Guadeloupe Eastern Point of Grande Terre

Pointe a Pitre, Guadeloupe

In our high school days we always thought history class was the most boring of all the subjects. Why we should care about what happened hundreds of years ago was never clear to us. Since then, our opinion about the interest of world history has taken a full U-turn. Today we believe few things are more interesting than history, and it’s impossible to understand the significance of current events without first understanding what’s happened in the world over the years. This is particularly true as you travel – many of the things you see and hear would make no sense without the context that history provides.

We’re now sitting on the anchor in Guadeloupe after two days of exploring the two big “wings” of this butterfly-shaped island. Guadeloupe is an overseas territory of France. – the locals here are all French citizens and, unlike many of the Caribbean islands, Guadeloupe has never been an independent country since it was colonized in 1635. It seems like every island out here has an interesting history like this involving some aggressive European colonizers coming in around 1500 – 1700, followed by a period of various conflicts and treaties whereby the island changes hands, normally between England and France, until finally late last century many were “given” independence. Others, like the Virgin Islands, Anguilla, Guadeloupe, and Martinique remain territories of a western imperial power.

These complicated histories are not just interesting factoids for history nerds – the cultures here today are very much a fusion of the local Carib culture that existed before the Europeans arrived plus the imperial culture that has been introduced, and it’s fascinating to see what has resulted today. In Dominica, where we were a few days ago, the British elements of the culture are almost unnoticeable, except for the fact that all the locals speak perfect English. When we learned that Dominica successfully defended itself from French and British colonizers until 1805, then achieved independence less than 200 years later, it made sense why that island today is the one that offers the most “real” Caribbean experience.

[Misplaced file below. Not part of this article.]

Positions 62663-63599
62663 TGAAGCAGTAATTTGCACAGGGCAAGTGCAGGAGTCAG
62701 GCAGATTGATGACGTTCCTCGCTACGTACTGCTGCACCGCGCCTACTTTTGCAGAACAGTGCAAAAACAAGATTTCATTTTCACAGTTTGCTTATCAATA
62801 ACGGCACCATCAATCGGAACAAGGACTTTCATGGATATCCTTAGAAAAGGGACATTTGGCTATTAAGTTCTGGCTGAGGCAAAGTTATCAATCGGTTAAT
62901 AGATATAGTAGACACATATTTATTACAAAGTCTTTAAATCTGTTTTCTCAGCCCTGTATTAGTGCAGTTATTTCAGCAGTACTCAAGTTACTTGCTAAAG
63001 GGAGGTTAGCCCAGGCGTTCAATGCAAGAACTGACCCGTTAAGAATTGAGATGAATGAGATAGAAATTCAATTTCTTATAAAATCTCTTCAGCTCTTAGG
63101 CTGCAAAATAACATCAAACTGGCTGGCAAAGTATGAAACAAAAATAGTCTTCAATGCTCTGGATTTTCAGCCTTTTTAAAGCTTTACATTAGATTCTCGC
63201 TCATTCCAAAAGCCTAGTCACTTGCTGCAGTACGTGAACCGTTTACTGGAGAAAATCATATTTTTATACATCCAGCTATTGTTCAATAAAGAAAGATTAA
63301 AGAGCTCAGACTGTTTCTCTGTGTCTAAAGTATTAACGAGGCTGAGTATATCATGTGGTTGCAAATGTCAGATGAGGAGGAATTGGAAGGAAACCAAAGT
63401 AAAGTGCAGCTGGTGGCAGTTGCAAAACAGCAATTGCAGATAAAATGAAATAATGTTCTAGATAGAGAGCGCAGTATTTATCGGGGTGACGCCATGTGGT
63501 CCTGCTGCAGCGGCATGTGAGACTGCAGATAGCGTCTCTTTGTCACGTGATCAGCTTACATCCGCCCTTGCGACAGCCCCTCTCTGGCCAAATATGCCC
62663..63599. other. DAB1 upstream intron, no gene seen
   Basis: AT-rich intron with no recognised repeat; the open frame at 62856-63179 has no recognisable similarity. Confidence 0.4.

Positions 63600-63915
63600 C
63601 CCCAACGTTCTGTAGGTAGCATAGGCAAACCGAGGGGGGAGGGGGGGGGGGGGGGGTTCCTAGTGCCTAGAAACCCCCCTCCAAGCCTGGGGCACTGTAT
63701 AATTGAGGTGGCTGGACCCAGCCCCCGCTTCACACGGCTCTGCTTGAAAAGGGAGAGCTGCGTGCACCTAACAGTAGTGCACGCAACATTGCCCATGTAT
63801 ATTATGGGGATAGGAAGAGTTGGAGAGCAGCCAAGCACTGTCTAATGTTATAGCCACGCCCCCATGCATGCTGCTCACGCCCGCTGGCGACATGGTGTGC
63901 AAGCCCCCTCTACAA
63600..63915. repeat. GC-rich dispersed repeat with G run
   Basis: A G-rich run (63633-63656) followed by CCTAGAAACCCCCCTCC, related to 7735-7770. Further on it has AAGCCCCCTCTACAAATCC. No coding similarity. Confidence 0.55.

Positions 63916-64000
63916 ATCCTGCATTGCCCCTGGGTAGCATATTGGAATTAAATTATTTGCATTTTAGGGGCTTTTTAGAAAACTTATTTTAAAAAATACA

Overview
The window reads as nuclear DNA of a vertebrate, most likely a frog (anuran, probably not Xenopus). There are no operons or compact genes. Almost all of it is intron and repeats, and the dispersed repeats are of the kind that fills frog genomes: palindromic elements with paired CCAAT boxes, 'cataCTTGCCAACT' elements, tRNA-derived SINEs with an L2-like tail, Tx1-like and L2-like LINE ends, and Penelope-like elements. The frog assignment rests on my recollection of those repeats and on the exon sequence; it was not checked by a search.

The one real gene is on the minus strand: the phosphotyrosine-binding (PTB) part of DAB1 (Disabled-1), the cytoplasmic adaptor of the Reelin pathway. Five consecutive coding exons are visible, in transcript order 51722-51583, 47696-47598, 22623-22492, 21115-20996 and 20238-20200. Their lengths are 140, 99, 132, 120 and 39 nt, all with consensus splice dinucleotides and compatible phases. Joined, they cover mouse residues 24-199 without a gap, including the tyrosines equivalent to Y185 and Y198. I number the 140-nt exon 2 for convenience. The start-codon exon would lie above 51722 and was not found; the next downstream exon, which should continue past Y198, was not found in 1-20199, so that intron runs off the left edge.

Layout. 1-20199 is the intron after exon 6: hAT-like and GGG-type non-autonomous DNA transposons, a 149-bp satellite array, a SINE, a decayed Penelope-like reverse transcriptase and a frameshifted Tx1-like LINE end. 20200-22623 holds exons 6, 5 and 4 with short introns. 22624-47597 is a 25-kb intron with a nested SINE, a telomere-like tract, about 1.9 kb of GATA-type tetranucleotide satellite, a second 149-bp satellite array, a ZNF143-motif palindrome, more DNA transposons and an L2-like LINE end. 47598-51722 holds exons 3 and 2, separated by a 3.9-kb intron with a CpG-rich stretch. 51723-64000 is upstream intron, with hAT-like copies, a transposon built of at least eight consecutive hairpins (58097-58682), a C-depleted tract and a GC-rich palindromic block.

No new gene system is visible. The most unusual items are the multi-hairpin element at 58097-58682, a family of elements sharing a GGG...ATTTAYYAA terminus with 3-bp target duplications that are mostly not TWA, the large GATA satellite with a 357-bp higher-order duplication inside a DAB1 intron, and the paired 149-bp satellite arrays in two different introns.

As we chomp away on some French baguettes reminiscing about high school history class, our primary focus is now turning to an arithmetic problem. Tomorrow we head to Antigua and we’re debating whether or not we should attempt the shallow 3 mile channel that splits the two halves (butterfly wings) of Guadeloupe. If we make it, we will save five hours of sailing tomorrow into the wind, but there’s a catch. The channel is 1.80 meters deep and our depth is 1.97 meters. We figure they probably measure the channel’s depth at low tide to be safe, but if we leave at high tide tomorrow morning we’ll gain an extra 0.20 meters beneath our keel (the tidal swing being 0.2 meters). Wiser more experienced yachties probably look for a much bigger margin of safety than our 0.03 meters if we attempt this. But we prefer learning lessons the hard way (it keeps our blog more interesting than the others) so we’ll be up at 5am to give this a shot.

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